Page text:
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Success! Puthiya from Cambodia raised $474 to fund a skin graft procedure.

Puthiya
100%
  • $474 raised, $0 to go
$474
raised
$0
to go
Fully funded
Puthiya's treatment was fully funded on July 30, 2021.

Photo of Puthiya post-operation

August 26, 2021

Puthiya underwent a skin graft procedure.

Puthiya was a very brave girl during her surgery and had a successful skin graft procedure for her foot. Her pain has lessened, and she now has a walking cast, so she can start to walk and play like other children. Puthiya is thrilled to play again with her siblings!

Her parents said: “We are so grateful to CSC and the donors who helped Puthiya to have this important surgery. She will be able to walk like other children, go to school when she is older, and be a normal child as she grows.”

Puthiya was a very brave girl during her surgery and had a successful skin graft procedure for her foot. Her pain has lessened, and she now ...

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July 23, 2021

Puthiya is a two-year-old girl. She has one brother and one sister, who she enjoys playing with. Puthiya also like to paint and play games on her parent’s phone. She has not yet started school but shares that she wants to be a teacher one day. Puthiya says her favorite food is soup, fried chicken, and milk.

In April of 2021, Puthiya was playing in front of her house when a passing traffic accident knocked her down and caused her foot to be fractured. After the accident, she received skin grafts and other medical treatments at a hospital. However, the wound is degloving now, meaning the top layers of the skin tissue are separating from the underlying tissue. This causes pain and difficulty walking for young Puthiya.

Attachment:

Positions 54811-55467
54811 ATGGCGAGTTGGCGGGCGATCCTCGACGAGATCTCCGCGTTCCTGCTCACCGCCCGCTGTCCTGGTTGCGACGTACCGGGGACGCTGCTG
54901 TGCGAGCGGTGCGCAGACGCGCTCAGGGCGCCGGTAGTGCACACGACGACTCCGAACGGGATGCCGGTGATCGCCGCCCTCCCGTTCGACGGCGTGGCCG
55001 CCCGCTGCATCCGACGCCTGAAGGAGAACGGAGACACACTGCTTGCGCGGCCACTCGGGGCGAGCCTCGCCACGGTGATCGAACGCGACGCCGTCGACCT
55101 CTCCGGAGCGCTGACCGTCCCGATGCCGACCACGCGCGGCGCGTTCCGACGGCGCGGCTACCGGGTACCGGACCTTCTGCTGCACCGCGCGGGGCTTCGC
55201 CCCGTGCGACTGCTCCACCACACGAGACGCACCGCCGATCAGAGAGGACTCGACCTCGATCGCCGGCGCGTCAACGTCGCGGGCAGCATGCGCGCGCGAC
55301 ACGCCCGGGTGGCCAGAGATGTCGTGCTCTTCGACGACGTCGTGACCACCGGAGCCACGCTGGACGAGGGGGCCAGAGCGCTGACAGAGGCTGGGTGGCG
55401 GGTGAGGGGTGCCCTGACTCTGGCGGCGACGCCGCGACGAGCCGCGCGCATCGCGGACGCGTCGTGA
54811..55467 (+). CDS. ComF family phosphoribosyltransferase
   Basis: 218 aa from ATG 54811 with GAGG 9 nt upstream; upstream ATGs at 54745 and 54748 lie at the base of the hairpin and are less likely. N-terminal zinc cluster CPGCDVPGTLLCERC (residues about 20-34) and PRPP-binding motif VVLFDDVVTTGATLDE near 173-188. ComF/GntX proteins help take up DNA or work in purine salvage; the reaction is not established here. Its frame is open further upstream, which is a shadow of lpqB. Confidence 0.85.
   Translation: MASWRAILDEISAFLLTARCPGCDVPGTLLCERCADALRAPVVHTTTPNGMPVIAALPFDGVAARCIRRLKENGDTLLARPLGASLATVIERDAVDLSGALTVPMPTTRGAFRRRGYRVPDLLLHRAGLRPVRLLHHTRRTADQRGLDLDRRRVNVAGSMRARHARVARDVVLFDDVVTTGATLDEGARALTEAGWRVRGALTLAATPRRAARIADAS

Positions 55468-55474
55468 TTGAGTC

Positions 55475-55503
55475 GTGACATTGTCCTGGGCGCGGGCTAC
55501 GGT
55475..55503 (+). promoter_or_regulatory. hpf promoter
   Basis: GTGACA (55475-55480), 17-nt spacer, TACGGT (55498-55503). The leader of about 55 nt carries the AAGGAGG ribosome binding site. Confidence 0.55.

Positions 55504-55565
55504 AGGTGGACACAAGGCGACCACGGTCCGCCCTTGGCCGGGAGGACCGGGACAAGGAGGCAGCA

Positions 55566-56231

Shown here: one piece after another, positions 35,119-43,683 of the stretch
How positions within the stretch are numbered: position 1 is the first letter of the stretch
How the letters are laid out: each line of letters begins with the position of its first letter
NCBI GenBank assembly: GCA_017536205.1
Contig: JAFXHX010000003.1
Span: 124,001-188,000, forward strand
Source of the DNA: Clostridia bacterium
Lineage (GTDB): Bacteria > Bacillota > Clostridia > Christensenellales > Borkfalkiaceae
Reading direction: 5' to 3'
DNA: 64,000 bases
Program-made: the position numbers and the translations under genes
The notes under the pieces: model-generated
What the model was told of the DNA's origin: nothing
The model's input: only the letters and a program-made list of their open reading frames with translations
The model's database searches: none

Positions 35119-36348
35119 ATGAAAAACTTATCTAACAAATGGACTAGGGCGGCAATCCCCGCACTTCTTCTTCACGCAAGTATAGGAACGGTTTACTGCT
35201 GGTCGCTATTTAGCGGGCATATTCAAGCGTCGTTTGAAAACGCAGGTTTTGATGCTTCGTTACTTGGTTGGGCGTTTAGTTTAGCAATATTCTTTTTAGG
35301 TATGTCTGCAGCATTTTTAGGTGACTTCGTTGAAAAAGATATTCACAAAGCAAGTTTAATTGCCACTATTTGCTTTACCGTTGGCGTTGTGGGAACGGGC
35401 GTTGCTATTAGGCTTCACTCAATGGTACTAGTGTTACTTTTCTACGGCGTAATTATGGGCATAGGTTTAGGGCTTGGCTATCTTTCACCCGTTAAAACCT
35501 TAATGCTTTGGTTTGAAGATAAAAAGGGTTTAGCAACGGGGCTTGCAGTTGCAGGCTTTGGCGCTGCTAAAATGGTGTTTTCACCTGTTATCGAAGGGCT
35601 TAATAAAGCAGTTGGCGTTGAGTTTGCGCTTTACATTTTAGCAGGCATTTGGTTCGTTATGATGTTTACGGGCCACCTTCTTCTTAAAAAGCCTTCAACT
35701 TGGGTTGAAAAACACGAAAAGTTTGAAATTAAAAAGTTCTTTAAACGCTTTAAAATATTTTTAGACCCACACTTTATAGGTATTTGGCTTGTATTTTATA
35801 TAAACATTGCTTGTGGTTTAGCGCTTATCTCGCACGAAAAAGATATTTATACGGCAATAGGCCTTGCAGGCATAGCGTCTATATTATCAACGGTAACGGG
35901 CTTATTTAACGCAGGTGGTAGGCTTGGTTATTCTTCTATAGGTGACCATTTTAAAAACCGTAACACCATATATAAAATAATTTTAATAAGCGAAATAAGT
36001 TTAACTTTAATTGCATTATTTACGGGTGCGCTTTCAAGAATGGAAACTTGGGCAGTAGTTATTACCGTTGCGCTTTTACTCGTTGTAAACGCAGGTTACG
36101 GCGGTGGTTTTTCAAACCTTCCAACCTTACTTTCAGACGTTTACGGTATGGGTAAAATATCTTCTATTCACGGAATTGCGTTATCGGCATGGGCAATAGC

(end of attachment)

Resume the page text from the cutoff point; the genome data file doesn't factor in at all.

When Puthiya and her family learned about our medical partner, Children’s Surgical Centre (CSC), she traveled for one and a half hours seeking treatment. On July 23rd, surgeons at CSC will perform a skin graft procedure for Puthiya. Now, CSC is requesting $474 to fund this treatment.

Puthiya’s parents shared their worries, “I hope she can get well and walk again without pain.”

Puthiya is a two-year-old girl. She has one brother and one sister, who she enjoys playing with. Puthiya also like to paint and play games o...

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Puthiya's Timeline

  • July 23, 2021
    PROFILE SUBMITTED

    Puthiya was submitted by Sieng Heng at Children's Surgical Centre.

  • July 23, 2021
    TREATMENT OCCURRED

    Puthiya received treatment at Kien Khleang National Rehabilitation Centre in Cambodia. Medical partners often provide care to patients accepted by Watsi before those patients are fully funded, operating under the guarantee that the cost of care will be paid for by donors.

  • July 25, 2021
    PROFILE PUBLISHED

    Puthiya's profile was published to start raising funds.

  • July 30, 2021
    FULLY FUNDED

    Puthiya's treatment was fully funded.

  • August 26, 2021
    TREATMENT UPDATE

    Puthiya's treatment was successful. Read the update.

Funded by 5 donors

Funded by 5 donors

Treatment
Skin Graft
  • Cost Breakdown
  • Diagnosis
  • Procedure
On average, it costs $474 for Puthiya's treatment
Hospital Fees
$118
Medical Staff
$308
Medication